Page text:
This is why it's so important to make the jump to the forth stage.

So, how do you do it? In short, you need to teach your eyes and brain to react to visual (usually) stimuli and "fire up" the concious decision making part of the brain from its "idling" state.

We can take advantage of the fact the brain is good at pattern recognition, and go out and practice looking for clues to hazards - for instance, for junctions we would be looking for junction warning signs, white paint at the side of the road, breaks in the lines of buildings, parked cars or hedges or even a car turning in or out. All this has to be done using concious practice - but once learned and practiced, it very quickly becomes second nature and an entirely unconcious function of your brain.

What we want to avoid is teaching ourselves just to look for the car that is pulling out and responding to that, because by that time, rather than being able to respond early and proactively to a problem, you're responding late and reactively. And if we respond early, we'll have time to consider whether we are taking the right action.

Back to the cyclic development - the key point is that it is cyclic - you get to the top level of Unconcious Competence but there will be something new to learn that you don't yet know about - there are ideas and problems that I point out to people that they've never thought of and have never experienced - so from that point of view they were at the bottom level. And sometimes I have a light-bulb moment too when I think "now why didn't I realise that before?"

If you want to continue to develop, the trick is to realise that the learning process doesn't end. However if you ride with the same people within the same system, and there's no new learning being offered, you'll probably get bored with the experience and not push yourself to learn. Possibly you've reached the point where the trainer can't take you any further. At that point a change of perspective may be the answer.

So where does the no-brakes game come in? Malc again:

    "A 'good' rider might be applying good bend assessment, and using smooth cornering lines. But this can be done in a 'mechanical' way, or it can be done in a way that the process just appears to 'happen' rather than being made to happen.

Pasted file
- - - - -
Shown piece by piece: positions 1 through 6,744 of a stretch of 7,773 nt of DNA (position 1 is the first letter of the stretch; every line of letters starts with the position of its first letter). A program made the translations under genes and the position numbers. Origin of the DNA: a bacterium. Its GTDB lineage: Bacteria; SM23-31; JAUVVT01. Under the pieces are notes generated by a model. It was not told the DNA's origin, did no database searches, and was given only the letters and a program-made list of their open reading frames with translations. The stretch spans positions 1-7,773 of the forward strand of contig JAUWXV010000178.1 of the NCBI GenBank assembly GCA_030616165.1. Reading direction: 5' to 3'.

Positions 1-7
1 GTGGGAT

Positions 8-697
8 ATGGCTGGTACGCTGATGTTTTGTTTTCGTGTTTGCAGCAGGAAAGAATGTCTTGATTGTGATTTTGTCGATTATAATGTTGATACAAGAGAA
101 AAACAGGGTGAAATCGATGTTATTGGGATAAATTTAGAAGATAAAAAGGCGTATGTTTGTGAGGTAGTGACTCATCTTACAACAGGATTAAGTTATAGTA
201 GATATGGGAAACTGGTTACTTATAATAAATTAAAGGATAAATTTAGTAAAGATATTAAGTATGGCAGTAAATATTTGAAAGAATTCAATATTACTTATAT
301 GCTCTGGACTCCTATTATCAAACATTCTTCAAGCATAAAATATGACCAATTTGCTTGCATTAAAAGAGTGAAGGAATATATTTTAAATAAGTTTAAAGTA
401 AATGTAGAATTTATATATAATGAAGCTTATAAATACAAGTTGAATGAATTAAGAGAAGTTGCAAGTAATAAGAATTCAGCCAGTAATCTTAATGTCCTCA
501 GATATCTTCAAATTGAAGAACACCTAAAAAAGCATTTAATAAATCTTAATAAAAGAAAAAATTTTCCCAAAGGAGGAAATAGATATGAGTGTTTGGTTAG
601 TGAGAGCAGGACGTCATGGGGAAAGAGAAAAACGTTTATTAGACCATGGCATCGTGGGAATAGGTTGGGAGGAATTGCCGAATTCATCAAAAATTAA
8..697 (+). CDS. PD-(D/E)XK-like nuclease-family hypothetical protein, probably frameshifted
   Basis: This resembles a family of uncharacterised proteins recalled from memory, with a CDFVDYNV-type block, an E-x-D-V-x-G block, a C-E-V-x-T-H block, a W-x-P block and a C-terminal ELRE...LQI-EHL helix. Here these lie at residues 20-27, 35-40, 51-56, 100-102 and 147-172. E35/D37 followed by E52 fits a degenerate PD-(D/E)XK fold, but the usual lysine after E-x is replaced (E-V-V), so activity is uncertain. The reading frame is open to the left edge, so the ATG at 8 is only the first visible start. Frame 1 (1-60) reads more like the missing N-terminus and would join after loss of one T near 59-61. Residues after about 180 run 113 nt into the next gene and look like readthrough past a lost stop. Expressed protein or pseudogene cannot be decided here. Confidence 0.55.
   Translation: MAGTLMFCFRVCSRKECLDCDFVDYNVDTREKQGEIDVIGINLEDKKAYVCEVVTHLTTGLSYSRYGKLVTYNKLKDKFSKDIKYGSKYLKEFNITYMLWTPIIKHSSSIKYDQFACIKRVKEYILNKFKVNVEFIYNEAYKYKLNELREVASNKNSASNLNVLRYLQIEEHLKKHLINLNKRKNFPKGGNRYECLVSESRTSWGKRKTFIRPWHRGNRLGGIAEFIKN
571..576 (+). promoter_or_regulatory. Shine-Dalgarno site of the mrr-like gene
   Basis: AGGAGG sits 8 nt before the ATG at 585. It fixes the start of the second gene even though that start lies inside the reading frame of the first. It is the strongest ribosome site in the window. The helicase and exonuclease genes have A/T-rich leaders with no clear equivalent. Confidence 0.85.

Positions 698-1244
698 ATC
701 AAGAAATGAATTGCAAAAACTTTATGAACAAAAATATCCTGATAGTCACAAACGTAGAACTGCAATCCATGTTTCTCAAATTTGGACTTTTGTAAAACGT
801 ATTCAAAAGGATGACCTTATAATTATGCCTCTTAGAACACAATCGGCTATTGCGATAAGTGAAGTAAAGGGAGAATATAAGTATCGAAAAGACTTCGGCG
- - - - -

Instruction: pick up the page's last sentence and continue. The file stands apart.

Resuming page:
What I'm working to here is that the rider doesn't just react to the situation ahead, they use it to their advantage, and if that's not possible they 'blend' or 'flow' with it. In some instances they will arrive at a situation at the optimum moment - perhaps as the lights change or the gap appears - at other times they may even 'manage' the situation to their advantage".

The usual argument for not using the brakes is that it forces you to look further ahead and is better machine control. A poor instructor will probably trot out the "showing a brake light meant you misjudged your throttle sense" argument or the daft "riders who don't brake are faster than those who do" nonsense.

What I generally look for with a developing rider is to see if, where and how the brakes and throttle are applied and decide on practical machine control and safety criteria. Generally this means being able to go with the flow, making smooth use of the brakes when upright, and having the throttle rolled on as the rider begins to lean into the turn.

But no two riders respond the same to a hazard and have different thresholds at which they start to worry - I wouldn't heavily criticise a rider for "comfort braking" on the approach to a corner if it made them happy with their speed. Yes, it might signal a slight misjudgement, but so long as it is done before the bend, who is the judge of what isn necessary/unnecessary? I have to say it's the rider with his hand on the brake, not whoever is behind. As a trainer I can think that I wouldn't have braked at that point but who is to know exactly what is going through the rider's mind?

Equally is any one technique "righter" than the others? Does engine braking work for every bike? Certainly not. Can you brake in a corner? You certainly can.

Simply arguing that being able to use throttle sense to adjust your speed to a corner rather than brakes is a better technique is far too simplistic and it might be argued that all we've done is one lap of the "Competence Cycle" and feel satisfied with that, failing to progress by doing another lap and learning another range of skills. Just like I'd argue that a rider who rushes up to bends and bangs the brakes on hasn't learned the early observation skills that allow smooth deceleration whether by throttle OR brakes.